Apologies for new articles and news items being slow to appear here recently on Untitled: Stories of Creativity, Innovation, Success.
We have succumbed to the coldest cold snap since 1971 and the gauntlet of people “soldiering on” while explosively sharing their diseases in public, and have been battling with serious primary and secondary infections from which we have yet to recover.
Meanwhile work continues slowly but surely on our self-financing effort via the subdivision of our land. When it is completed and pays off, one aim is to make this house a more fit place in which to live and work.
Too many Australian houses tend to have little to no insulation, no central heating and no cooling, leading to poor health outcomes, as well as mediocre lighting. In winter, temperatures inside these houses are lower than outside. The houses in the suburbs where we live are no exception, even amongst the largest and most expensive of them.
Way back in 1949, the great Austrian-Australian architect Harry Seidler began work on his very first house, for his parents Rose and Max Seidler. Rose Seidler House in eastern Wahroonga showed Australians how to create modern, affordable, eminently livable houses.
Mr Seidler added two more such houses for other family members to the compound, each sharing traits that he had explored in his parents’ house such as a centrally-located fireplace.
Although Rose Seidler House rapidly became “the most talked about house in Sydney“, and many self-builders in the area were inspired by Seidler’s vision of modernism in architecture, few seemed to have learned his lessons about lighting, heating, cooling, insulation, kitchens and space. Our previous house, inspired by Rose Seidler House and built by the father of a female Australian expatriate movie director, was an example of that.
I have just returned from seeing my doctor (yet again) to find out if there is any way this long, drawn-out illness can be better treated. She shared with us that the height of the influenza season is due to arrive early August and may last longer than it usually does.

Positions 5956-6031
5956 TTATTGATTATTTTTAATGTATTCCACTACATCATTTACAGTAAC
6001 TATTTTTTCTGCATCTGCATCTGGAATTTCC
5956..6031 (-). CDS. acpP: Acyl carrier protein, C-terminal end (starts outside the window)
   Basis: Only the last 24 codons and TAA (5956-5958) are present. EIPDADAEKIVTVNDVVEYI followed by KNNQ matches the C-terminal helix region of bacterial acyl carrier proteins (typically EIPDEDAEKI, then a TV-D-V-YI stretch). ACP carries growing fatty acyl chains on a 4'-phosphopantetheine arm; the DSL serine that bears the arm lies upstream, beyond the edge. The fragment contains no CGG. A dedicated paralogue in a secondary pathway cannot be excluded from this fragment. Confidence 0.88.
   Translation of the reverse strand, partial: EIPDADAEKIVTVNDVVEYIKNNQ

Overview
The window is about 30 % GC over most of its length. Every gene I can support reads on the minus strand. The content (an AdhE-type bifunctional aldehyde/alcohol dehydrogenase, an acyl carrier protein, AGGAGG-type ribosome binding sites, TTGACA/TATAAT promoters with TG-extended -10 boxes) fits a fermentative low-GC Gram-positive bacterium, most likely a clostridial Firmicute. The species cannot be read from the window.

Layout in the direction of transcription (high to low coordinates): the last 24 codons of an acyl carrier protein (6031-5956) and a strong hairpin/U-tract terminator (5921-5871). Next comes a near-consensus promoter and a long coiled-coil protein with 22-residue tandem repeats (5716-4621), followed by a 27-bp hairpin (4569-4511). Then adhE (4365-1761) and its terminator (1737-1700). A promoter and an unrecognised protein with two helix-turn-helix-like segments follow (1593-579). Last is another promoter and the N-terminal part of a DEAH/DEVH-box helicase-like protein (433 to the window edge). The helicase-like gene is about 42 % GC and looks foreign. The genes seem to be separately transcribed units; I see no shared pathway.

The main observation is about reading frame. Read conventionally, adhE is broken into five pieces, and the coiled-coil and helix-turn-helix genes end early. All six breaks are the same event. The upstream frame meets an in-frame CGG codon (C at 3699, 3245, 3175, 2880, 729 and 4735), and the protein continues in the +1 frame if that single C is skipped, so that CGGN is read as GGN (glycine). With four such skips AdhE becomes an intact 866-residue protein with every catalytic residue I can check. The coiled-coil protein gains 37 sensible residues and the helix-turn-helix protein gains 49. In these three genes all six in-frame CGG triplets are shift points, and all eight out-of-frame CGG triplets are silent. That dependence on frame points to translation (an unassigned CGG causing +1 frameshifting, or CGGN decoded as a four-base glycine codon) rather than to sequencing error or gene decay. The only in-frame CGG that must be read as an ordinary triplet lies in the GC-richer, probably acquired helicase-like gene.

Influenza season normally comes early September and lasts through October. The climate change plus global warming that our political overlords insist does not exist is playing havoc with the seasons and seasonal patterns like flowers breaking into bloom, wildlife mating, aerial allergens attacking throats and noses, are appearing sooner and are lasting longer.
This has been a very dry winter, usually heralding a dry spring and summer, and the many costly bushfire protection measures the local council has insisted that we install onto this little old house may well pay for themselves this year and next.
My doctor related how many of her patients are still unsure whether to be inoculated against the most recent most common four strains of influenza. We had it done the day it appeared locally in April.
There is always the chance of those strains mutating and that is what occurred in my case, but better to fork out the cash to get it done especially given she is now warning all and sundry against going out in public over the next several weeks if not inoculated.
Meanwhile we have spent another small fortune on medication to try and return me to productive work.
- ArchitectureAU – Australia’s poor housing contributing to cold-related deaths
- Curbed – Australia’s iconic modern architect, Harry Seidler, rediscovered in new film